Dears,

I just want to ask if when we are talking about line frequency it means 60hz or 3600 CPM. My question is, it can be seen exactly in the spectrum on that frequency or there are instances that it can less or more such as 3550 CPM or 3690 CPM. Then my 2nd question is 2X line frequency is just simply multiply the line frequency by 2? or it is different.

Thank you..
Original Post
In the States line frequency from a public utility is 3600 cpm. That frequency should be dead on with no variation.

I used to work at a paper mill which generated it's own power. They would push the frequency up just a bit, but not by much.

2 times line frequency is 7200 cpm.

Of course 50 hz systems has 3000 cpm line frequency and 6000 cpm 2 times line frequency.
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One needs to be cautious when dealing with power "off grid". On one occasion I was working in a very remote area of an island and the power was supplied on a local basis by a diesel driven generator. Instead of being the usual 50 Hz (for the location) the generator was running slow and the frequency was closer to 48 Hz. One had to be careful in analyzing induction motor vibrations especially.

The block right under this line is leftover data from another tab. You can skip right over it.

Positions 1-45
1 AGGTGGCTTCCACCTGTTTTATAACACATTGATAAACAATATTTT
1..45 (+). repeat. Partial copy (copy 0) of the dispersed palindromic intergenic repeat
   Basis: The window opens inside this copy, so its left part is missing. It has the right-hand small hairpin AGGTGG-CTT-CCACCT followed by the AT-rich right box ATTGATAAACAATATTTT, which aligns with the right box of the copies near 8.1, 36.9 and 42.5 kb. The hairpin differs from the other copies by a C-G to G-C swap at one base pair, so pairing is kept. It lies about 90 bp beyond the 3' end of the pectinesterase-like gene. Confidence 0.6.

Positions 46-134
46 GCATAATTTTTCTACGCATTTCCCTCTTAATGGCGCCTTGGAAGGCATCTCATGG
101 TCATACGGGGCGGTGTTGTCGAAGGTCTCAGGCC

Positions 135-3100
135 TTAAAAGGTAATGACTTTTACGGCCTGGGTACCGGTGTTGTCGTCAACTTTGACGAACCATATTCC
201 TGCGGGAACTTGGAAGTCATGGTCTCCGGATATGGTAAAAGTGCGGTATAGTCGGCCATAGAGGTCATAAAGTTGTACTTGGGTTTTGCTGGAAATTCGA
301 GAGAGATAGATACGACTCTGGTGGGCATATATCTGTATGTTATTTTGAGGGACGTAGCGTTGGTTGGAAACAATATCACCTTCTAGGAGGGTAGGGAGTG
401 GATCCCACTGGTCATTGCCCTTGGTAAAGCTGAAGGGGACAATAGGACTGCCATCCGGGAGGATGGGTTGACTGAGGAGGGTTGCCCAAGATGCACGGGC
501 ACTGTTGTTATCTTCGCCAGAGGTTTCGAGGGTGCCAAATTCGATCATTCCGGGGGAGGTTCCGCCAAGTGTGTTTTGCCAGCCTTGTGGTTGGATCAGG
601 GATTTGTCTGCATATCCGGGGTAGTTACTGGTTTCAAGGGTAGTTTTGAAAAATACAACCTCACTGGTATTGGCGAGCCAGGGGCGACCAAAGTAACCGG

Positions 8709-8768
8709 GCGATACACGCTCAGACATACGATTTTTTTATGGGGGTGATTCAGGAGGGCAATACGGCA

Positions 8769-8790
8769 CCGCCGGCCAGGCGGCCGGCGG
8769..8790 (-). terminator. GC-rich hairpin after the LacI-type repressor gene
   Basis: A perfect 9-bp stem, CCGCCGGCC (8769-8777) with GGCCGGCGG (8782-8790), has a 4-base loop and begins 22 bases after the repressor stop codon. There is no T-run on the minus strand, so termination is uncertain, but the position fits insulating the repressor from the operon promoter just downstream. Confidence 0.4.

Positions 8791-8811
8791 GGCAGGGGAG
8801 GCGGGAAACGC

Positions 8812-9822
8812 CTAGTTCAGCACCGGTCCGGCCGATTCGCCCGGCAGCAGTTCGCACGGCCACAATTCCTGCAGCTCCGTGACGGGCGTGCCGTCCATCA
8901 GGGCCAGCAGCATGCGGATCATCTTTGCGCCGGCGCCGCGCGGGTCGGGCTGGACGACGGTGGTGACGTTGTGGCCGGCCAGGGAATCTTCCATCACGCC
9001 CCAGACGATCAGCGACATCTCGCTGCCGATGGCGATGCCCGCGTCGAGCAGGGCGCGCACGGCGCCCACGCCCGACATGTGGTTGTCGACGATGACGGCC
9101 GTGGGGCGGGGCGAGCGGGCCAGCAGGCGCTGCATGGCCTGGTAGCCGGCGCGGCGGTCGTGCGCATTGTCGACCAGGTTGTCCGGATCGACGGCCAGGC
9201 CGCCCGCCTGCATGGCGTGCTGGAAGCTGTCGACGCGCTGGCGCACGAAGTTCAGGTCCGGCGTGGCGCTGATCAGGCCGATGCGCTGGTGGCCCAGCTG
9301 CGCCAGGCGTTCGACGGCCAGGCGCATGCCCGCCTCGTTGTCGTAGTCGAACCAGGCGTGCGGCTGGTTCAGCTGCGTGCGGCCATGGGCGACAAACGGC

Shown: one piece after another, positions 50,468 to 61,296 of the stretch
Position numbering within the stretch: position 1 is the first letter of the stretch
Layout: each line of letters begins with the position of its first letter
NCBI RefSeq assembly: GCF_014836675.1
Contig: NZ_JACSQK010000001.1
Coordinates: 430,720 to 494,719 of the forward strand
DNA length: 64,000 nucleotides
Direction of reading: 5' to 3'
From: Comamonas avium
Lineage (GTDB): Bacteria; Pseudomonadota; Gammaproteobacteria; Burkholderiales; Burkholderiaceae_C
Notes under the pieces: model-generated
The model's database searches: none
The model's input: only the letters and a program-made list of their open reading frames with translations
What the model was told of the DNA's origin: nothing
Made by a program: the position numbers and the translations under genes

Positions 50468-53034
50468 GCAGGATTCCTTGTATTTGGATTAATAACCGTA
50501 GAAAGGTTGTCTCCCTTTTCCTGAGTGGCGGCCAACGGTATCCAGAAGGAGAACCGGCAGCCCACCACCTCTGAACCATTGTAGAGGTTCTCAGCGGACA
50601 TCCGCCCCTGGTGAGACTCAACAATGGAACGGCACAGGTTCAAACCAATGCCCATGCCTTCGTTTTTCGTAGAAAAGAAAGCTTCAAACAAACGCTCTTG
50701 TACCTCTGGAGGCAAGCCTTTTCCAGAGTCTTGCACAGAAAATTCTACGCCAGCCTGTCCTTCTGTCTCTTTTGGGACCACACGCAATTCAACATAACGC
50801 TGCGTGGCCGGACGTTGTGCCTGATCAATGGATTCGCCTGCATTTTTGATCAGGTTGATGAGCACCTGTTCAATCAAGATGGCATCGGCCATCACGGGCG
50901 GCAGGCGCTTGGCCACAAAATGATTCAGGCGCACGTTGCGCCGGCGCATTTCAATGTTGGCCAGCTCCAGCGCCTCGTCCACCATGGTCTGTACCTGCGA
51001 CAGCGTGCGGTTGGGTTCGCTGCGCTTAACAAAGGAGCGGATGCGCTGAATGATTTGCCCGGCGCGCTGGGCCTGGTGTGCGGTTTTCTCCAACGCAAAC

This is probably much less likely to occur these days; in my instance this was something from the early 1970's, another century!
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I work in one mill where the power plant is required to produce and use a certain amount of power at 25 hz. I didn't know about that until I found a bad bearing in what turned out to be a 2 pole motor powered by 25 hz.
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Alexis,

We measure 2 x line frequency because it is usually alternating current.

Synchronous motor speed (rpm) = 2 x line frequency (cpm)/number of motor poles

In an AC induction motor, there will normally be a small degree of slip so a 4 pole motor on 7200 cpm would have a synchronous speed of 1800 rpm but a running speed of 1750-1800 rpm depending on the construction and load.
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